SWTOR Impressions: The First Ten Levels

By Adam Ma on December 29, 2011, 4:54PM EDT

The Old Republic is a game that's built for those who, simply put, love Bioware titles. If you don't enjoy cutscenes, character dialogue, or Star Wars as a franchise it's hard to know where to really begin explaining how well the whole 'living story' concept that SWTOR attempts to craft. It's something that most gamers will be able to identify with quite well when looking at a game like Dragon Age or Mass Effect, but actually translates strongly when put against a pre-existing universe and lore. Most likely it's because MMOs as a form of game design are meant to take gamers from one 'stage' to the next via level hubs, but either way it translates into a lot of fun for anyone who enjoys a good story.

The hardest part of SWTOR is arguably selecting a class, since each class has its own sub-class options which are subtly different from each other. Within the first ten levels players get a chance to experience the core of their chosen class on their starting world, the Jedi Knights and Jedi Consular story evolve from the conflicts emerging on Tython while the Smuggler and Trooper classes start on the separatist filled Ord Mantell. Progression from 1-10 means learning about a lot of the core moves that an individual class carries with them throughout the game, but it also means learning about the core storyline that drives your character from world to world. Becoming involved in the plight of the Republic and your characters individual contribution to it is extremely engaging as selections made will have repercussions later on. For example, being rude to a character in-game may make them more difficult to deal with in the future while the opposite may open up more dialogue options in turn.

It's also within this range that players learn a bit about the grouping and quest system, which is so straightforward that there's really no room for confusion. Every single quest players get is pinpointed on the minimap, highlighted with what level range is appropriate and if you (or your party member) has the quest in the first place. This makes SWTOR more a game about the journey than the destination, giving players more time to let dialogue options play out or a bit more reason to go exploring zones without worrying about searching for items in a vaguely described area.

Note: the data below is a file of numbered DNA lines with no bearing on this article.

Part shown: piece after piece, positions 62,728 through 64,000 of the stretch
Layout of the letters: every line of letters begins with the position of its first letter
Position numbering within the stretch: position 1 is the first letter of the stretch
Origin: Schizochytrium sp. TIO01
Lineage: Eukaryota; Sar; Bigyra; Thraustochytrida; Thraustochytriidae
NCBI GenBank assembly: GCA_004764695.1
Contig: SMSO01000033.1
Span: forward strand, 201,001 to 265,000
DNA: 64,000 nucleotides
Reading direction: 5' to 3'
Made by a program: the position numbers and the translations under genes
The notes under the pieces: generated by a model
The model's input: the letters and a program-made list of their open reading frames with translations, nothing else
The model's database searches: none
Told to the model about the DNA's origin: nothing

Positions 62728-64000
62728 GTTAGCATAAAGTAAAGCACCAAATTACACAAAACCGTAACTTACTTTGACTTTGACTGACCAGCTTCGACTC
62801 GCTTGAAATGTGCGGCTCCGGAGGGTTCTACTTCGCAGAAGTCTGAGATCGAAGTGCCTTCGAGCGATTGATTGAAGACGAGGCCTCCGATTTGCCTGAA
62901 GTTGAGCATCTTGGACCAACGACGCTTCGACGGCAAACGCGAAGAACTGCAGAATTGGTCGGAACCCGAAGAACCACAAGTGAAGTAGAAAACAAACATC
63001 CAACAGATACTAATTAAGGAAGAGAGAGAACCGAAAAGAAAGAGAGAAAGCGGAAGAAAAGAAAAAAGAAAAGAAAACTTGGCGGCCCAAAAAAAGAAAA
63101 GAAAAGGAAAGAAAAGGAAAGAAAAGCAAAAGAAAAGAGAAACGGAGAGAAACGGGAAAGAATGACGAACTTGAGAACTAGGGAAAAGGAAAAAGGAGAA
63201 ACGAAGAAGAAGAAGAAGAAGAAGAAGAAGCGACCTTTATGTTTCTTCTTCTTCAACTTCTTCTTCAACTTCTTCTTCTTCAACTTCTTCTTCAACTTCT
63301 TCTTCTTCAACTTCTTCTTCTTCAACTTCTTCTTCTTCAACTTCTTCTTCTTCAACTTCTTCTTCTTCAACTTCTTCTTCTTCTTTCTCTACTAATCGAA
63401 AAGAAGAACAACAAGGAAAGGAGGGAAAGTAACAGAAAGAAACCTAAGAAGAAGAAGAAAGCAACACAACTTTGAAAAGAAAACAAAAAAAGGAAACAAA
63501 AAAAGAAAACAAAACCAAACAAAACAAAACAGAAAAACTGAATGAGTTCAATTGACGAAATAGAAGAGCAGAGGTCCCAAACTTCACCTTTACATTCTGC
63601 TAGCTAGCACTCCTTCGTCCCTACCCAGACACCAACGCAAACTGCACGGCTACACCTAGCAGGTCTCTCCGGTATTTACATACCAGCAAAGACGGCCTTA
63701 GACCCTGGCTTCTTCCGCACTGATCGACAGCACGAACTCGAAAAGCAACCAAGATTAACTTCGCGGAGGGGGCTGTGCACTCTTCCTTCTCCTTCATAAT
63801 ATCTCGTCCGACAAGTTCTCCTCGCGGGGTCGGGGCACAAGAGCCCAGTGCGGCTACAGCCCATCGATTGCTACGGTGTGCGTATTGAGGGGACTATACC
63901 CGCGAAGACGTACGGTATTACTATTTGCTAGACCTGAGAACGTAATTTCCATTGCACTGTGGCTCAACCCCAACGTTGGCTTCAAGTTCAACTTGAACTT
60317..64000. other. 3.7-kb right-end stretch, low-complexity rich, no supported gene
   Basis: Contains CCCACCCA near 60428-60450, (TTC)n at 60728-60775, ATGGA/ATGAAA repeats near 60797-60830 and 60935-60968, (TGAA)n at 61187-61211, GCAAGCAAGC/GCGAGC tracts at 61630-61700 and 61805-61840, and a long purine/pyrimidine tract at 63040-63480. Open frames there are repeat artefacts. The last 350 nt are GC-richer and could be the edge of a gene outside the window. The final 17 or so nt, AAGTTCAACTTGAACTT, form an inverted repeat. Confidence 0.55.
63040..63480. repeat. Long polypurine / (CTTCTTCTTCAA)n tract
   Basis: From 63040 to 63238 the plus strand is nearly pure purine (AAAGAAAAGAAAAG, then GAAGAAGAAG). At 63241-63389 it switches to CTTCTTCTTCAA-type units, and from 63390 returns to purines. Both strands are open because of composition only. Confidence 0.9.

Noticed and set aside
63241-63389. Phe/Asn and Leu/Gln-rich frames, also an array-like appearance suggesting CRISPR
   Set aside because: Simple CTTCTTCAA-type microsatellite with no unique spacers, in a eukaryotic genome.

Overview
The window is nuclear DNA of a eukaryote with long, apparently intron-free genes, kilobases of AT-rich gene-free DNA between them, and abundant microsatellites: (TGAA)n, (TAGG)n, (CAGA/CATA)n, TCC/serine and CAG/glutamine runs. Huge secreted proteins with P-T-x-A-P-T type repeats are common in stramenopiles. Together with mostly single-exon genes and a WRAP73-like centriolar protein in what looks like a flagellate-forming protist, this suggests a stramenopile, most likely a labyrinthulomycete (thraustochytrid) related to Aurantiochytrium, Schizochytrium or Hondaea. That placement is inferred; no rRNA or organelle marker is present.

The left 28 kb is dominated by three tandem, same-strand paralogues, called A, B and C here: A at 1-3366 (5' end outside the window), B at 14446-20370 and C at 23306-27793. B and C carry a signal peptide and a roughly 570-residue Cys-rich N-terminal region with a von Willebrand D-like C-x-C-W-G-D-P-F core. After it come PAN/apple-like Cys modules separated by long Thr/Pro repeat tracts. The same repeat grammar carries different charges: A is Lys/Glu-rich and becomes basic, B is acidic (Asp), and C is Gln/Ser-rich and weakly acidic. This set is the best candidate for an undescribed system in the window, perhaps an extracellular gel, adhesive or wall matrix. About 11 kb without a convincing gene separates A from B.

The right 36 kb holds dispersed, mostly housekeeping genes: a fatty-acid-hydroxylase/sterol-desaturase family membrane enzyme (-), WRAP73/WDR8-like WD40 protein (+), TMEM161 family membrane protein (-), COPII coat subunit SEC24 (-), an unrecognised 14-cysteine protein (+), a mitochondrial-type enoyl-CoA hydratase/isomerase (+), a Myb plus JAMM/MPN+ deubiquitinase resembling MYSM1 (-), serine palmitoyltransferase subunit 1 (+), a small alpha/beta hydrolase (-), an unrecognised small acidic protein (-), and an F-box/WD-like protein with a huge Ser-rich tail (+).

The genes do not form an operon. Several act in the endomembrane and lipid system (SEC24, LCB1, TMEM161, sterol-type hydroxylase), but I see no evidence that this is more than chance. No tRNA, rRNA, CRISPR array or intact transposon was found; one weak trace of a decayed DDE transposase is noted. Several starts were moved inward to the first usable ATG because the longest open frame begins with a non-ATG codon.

Furthering how important relationships are in this game are Companions, NPC partners players get at level 10 but eventually are given more in the future. Companions come in a variety of different classes themselves, ranging from healers to tanks or general DPS, and can go with the player just about anywhere. In dialogue options, they add their own opinions to the story, approving or disapproving of player choices or simply reacting as necessary. Companions are also used as party-slot fillers, giving players the chance to solo content that may be recommended for two or more actual players. In most instances (and of course, depending on the class), a companion is never a real replacement for a player, but if you have the right class combinations it may be possible to do with two players and two companions what normally requires four players to defeat. This flexibility in game design means less waiting around for the 'ideal' party and more moving at a quick and fluid pace. The fact that every class has DPS/Healing or DPS/Tanking options only furthers how flexible the game really is.

Companions don't simply serve as a secondary party member, but also as a means of crafting. Each player can learn up to three crafting skills, and assign party to the task of collecting materials or assembling goods. This means that when you're actually grouped with a few real players (or if you have multiple companions) players can still put them to work by having them create gear, gather new materials and complete side quests/missions for various other bonus goods.

This is just the tip of the iceberg as well, because things only become more interesting once you leave the core worlds and venture out into the galaxy. All of these points so far are merely foundations for the core of SWTOR, and we'll continue our look into this developing MMO over the next few weeks. In addition to our next segment covering Combat, Flashpoints (PvE instances), Warzones (PvP instances) and Space Travel, we'll be more than happy to answer any questions you may have in week two of our SWTOR breakdown experience extravaganza.

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